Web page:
Show & Tell Wednesday

I love simple patterns.  I love them for a lot of reasons, the main one being, they’re simple (right in my comfort zone).  I’m a fan of clean lines.  Also, they are so easy to adapt.

I’ve made this dress for E several times now.

Using Fig Tree’s Polka Dots & Summer dress pattern.

It’s a fun pattern that I’ve gotten comfortable with.  The last time I made it, I came up with a way to alter the pattern.  Basically I took a simple pattern and made it ridiculously simple.  I took out the yolk and the box pleats and made a summery A-line, slip-over dress.

But I didn’t just make one.  I made three.  Because I’m a little crazy that way.  I know you’ve heard my arguments before.  “Be sure to make a pattern at least twice”, “it builds you sewing skills”, “it’s a more efficient use of your time”…blah, blah, blah.  But it’s true, so I’ll keep saying it.

There are no scary zippers or button holes, just a back slit with an elastic loop and button (I also used a hook and eye).  Don’t you just love this fabric?!!  I’m so smitten with those happy tulips and the bright colors.  I still have a half yard left and I’m trying to decide what to do with it.

The tulip dress was the last one I made, and by the time I had made three of them it was only taking me about 45 minutes per dress.  The green dress with the boarder took longer to make.  Did I mention they only take 3/4 of a yard to make?!  It just keeps getting better ;)

The neck and arm holes are finished with homemade bias tape OR…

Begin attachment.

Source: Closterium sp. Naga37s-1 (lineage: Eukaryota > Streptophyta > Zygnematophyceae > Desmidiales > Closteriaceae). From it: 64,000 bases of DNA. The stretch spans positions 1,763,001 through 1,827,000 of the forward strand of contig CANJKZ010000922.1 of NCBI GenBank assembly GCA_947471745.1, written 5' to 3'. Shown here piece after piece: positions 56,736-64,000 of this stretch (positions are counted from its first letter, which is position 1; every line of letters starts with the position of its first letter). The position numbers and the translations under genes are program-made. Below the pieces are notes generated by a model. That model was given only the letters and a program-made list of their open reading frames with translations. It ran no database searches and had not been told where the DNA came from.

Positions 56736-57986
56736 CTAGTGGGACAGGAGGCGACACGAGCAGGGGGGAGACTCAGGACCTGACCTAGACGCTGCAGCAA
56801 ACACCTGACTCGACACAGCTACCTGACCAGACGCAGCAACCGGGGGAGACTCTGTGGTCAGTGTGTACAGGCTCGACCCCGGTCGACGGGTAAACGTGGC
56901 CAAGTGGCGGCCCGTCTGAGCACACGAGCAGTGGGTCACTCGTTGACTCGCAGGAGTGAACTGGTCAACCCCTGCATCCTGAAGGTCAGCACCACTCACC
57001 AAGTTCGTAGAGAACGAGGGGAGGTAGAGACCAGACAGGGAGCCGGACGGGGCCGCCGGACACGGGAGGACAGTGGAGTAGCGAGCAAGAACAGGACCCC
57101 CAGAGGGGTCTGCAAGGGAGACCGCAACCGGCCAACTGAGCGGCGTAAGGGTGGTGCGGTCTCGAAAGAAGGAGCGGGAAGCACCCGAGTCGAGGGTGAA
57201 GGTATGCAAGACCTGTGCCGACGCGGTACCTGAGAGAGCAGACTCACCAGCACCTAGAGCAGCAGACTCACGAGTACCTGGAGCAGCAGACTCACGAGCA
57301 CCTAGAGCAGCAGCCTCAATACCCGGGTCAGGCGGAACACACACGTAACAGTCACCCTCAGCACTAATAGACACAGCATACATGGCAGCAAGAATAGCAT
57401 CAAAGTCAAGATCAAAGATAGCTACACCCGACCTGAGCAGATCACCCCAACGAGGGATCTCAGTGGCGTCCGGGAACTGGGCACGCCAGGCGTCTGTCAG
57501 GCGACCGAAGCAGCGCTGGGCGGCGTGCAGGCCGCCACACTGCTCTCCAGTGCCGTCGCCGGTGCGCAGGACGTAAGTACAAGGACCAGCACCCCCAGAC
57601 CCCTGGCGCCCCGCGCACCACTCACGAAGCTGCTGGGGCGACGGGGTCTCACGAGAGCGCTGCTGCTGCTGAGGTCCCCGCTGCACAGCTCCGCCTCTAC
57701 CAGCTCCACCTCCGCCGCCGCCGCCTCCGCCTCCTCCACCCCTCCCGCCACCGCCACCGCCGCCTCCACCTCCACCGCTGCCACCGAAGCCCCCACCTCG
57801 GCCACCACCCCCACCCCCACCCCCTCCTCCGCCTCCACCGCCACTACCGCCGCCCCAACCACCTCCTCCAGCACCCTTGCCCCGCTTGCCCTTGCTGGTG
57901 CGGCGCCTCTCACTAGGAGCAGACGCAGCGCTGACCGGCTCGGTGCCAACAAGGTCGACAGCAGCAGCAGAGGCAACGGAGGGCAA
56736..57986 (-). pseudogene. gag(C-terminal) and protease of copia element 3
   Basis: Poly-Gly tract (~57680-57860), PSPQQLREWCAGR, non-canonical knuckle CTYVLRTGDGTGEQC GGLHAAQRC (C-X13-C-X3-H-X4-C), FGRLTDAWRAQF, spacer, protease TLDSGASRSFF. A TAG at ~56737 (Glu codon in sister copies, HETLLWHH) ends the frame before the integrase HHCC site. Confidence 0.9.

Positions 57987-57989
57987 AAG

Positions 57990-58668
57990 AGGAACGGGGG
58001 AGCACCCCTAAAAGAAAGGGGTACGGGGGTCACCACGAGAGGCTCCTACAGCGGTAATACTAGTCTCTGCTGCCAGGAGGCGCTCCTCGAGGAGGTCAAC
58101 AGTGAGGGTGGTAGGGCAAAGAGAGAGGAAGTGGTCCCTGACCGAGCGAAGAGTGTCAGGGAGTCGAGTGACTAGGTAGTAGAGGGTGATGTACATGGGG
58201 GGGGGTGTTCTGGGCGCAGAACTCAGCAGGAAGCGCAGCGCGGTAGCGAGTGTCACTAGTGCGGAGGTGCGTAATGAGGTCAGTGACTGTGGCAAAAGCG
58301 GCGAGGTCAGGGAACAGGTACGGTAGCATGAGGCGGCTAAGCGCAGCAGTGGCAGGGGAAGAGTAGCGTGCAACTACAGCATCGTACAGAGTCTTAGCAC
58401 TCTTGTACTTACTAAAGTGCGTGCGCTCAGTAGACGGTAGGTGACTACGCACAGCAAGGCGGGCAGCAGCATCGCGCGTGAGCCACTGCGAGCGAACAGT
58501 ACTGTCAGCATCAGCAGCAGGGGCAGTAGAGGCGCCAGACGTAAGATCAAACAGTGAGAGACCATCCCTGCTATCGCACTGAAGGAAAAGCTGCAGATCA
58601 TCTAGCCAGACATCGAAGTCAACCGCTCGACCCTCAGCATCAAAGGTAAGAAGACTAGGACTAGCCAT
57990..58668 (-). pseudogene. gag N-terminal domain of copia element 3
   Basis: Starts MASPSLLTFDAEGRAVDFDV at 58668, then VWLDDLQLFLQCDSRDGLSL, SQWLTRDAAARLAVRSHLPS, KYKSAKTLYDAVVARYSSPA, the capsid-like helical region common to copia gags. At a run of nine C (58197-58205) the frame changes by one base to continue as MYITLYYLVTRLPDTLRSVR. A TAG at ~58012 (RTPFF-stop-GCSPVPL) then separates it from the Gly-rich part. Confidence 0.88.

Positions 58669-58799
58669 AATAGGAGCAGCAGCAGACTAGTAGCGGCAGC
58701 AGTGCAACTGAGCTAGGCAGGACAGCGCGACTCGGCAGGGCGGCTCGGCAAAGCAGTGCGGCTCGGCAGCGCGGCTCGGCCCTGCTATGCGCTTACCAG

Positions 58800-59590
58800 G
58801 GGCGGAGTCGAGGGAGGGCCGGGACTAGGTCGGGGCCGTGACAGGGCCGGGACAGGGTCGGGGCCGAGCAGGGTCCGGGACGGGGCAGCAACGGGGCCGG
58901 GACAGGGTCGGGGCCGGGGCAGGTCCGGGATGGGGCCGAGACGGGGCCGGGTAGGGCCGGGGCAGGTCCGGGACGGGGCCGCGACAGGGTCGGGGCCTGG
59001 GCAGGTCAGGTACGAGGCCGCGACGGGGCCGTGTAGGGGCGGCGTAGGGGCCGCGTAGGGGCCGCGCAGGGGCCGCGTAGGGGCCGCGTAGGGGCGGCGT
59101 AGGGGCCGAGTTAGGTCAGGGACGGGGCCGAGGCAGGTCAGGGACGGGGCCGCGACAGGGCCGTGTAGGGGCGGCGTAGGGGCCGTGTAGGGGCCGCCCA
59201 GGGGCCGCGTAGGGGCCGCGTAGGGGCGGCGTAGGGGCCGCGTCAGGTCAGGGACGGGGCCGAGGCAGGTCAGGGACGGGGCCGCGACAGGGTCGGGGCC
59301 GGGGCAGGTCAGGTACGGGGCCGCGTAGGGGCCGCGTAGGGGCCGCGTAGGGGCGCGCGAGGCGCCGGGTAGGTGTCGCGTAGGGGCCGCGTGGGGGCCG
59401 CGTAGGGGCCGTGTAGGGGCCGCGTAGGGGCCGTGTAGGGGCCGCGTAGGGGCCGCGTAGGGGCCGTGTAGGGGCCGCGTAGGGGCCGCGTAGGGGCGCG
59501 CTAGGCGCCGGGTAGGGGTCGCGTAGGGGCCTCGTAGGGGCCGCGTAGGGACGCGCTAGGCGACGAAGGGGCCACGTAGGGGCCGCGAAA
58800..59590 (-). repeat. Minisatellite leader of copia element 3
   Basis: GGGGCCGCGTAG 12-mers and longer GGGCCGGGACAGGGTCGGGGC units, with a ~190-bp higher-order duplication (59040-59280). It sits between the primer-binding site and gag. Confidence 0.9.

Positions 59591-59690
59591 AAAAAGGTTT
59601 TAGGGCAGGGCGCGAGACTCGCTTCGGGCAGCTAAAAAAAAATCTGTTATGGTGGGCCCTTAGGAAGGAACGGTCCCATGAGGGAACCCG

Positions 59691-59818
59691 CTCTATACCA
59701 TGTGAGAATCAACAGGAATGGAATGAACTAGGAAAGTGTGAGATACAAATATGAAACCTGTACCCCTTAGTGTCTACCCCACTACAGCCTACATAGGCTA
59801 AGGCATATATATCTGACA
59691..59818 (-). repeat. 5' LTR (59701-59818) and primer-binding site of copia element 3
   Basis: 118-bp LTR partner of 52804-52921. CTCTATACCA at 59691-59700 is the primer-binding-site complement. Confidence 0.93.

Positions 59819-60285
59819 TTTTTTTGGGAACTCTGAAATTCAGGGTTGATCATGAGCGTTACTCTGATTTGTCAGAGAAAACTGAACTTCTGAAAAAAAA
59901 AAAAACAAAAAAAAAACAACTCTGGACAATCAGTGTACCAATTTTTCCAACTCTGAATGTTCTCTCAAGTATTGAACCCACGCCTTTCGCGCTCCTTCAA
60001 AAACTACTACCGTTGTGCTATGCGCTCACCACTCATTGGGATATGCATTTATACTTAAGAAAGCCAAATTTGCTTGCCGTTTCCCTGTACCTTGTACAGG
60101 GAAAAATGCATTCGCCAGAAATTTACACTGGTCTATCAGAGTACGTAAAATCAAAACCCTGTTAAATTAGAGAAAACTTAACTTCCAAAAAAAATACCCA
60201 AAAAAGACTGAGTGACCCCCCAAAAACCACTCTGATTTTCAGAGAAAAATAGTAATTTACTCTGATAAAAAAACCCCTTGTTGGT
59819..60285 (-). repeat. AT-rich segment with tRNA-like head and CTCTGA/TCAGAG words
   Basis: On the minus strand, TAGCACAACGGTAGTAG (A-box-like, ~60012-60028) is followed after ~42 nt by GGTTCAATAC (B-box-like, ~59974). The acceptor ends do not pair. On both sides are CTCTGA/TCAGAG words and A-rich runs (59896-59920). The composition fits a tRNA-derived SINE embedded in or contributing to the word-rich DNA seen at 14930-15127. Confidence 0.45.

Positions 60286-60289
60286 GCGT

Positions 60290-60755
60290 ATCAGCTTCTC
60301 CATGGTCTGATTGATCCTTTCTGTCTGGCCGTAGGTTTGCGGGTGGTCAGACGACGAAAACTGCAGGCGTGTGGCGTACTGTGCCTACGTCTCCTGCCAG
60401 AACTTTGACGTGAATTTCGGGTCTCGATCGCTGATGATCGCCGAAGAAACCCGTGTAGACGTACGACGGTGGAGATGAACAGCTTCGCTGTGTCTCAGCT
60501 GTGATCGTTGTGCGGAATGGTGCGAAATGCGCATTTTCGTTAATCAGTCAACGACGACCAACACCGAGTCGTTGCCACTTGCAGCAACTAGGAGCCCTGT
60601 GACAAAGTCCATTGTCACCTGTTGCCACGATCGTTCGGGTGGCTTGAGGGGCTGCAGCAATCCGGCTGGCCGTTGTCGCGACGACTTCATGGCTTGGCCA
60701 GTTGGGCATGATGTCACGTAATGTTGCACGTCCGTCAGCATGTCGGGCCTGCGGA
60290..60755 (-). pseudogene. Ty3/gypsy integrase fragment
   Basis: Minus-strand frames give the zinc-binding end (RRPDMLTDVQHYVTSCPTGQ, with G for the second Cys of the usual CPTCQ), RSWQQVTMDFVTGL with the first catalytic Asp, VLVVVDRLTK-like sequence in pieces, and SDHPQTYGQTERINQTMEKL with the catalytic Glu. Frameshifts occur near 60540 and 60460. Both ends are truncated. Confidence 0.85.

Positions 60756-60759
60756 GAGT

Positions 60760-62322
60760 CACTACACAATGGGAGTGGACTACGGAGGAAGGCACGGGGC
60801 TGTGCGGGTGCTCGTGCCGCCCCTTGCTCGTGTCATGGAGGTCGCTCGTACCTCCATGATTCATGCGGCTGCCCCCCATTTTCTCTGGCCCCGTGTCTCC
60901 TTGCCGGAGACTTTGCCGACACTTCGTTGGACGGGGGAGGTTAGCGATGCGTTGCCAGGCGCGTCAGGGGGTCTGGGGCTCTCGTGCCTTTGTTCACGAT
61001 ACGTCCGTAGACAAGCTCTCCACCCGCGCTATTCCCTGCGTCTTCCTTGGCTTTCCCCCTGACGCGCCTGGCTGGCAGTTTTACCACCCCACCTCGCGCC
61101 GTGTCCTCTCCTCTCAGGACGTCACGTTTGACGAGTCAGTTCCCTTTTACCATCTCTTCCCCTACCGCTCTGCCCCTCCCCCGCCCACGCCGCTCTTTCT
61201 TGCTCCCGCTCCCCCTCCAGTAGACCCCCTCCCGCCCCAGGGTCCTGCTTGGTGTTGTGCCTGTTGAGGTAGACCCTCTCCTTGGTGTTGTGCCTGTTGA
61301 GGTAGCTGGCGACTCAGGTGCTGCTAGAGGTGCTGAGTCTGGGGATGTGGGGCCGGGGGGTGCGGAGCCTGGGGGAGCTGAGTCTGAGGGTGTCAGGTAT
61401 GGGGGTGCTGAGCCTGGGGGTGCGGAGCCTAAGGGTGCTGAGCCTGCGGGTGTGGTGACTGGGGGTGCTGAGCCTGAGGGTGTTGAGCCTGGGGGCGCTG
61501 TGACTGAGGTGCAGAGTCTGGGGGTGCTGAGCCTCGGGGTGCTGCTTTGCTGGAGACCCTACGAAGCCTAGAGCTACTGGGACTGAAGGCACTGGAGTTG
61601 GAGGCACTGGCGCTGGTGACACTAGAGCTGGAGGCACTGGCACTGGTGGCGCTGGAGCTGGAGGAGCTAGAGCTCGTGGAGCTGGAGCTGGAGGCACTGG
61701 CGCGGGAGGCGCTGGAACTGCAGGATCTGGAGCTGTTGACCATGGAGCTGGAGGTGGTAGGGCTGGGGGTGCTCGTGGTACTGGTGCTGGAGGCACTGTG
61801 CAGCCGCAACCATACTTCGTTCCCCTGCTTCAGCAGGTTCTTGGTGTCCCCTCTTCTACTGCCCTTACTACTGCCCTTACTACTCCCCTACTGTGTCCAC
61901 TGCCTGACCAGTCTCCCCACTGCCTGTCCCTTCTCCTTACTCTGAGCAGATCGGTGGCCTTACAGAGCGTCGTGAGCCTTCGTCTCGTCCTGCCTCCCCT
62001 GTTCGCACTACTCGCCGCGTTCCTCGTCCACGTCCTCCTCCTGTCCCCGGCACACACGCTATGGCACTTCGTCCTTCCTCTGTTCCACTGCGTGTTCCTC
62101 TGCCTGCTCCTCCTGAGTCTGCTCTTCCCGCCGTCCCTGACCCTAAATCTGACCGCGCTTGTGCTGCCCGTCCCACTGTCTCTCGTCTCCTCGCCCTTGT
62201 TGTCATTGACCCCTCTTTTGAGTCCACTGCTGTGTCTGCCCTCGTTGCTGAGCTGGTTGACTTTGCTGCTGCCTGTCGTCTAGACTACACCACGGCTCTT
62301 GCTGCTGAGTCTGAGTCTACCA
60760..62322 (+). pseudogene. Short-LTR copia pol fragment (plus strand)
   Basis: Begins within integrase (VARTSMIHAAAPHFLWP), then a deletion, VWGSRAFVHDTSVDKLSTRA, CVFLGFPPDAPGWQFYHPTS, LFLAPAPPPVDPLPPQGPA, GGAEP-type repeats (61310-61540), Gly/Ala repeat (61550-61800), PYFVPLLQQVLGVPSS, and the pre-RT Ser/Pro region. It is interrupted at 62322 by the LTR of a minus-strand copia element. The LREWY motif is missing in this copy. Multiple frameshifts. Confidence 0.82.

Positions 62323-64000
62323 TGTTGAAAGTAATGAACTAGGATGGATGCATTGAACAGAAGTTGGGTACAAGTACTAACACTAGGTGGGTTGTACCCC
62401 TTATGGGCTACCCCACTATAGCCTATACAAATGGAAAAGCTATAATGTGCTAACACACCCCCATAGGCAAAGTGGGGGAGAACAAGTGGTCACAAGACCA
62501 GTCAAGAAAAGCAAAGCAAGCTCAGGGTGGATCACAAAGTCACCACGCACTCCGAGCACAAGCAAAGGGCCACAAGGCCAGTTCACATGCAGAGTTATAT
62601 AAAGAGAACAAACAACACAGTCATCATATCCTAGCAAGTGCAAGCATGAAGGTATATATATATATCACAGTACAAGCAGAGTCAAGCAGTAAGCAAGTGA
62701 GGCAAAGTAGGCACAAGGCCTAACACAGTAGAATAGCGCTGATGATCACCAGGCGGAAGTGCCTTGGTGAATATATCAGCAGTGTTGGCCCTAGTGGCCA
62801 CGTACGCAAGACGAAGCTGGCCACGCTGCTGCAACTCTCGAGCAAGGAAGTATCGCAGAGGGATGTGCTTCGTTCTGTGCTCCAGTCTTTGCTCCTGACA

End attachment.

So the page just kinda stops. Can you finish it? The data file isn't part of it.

…you can really make your life easy and use decorative bias tape.

It’s as simple as sandwiching the raw edges in between the bias tape and sewing all the layers together. You can buy specialty bias tape on Etsy (which is were I purchased the red bias tape) or you can make your own using this great tutorial by No Big Dill.  I’ve noticed that chain fabric stores are starting to carry a small selection of patterned bias tape but they can still be hard to find.

This dress is the closest to the original pattern.  I used the hidden bias facing and kept the coordinating boarder at the bottom.  It’s made out of a green linen blend (meaning it can be washed and dried.)  I added the little pocket and buttons to keep it from looking bottom heavy.

Naturally the pocket is E’s favorite part :)

They’re such sweet little dresses, it’s going to be hard to wait until summer!

If you have any questions about the pattern, fabric, or trim just let me know.  I’ll do my best to answer them :)

Thanks for stopping by and Happy Wednesday!  ~ April

Semi- philosophical side-note that you may ignore if you wish: I hope that when I use words like “simple” and “quick”, you don’t get the idea that I mean “fast” and “sloppy”.  Even the simplest step deserves attention and thoughtfulness.  While cutting smooth lines may seem like kindergarten business, it’s actually very important.  Cutting and sewing straight lines are the foundations that everything else is built on.  If those are wrong, everything that comes after that will be too. Be conscience of how every step effects the project as a whole.  If you are taking the time to do something, do it well.  I think those are skills that translate well to many aspects of life.  Who knew sewing was so deep?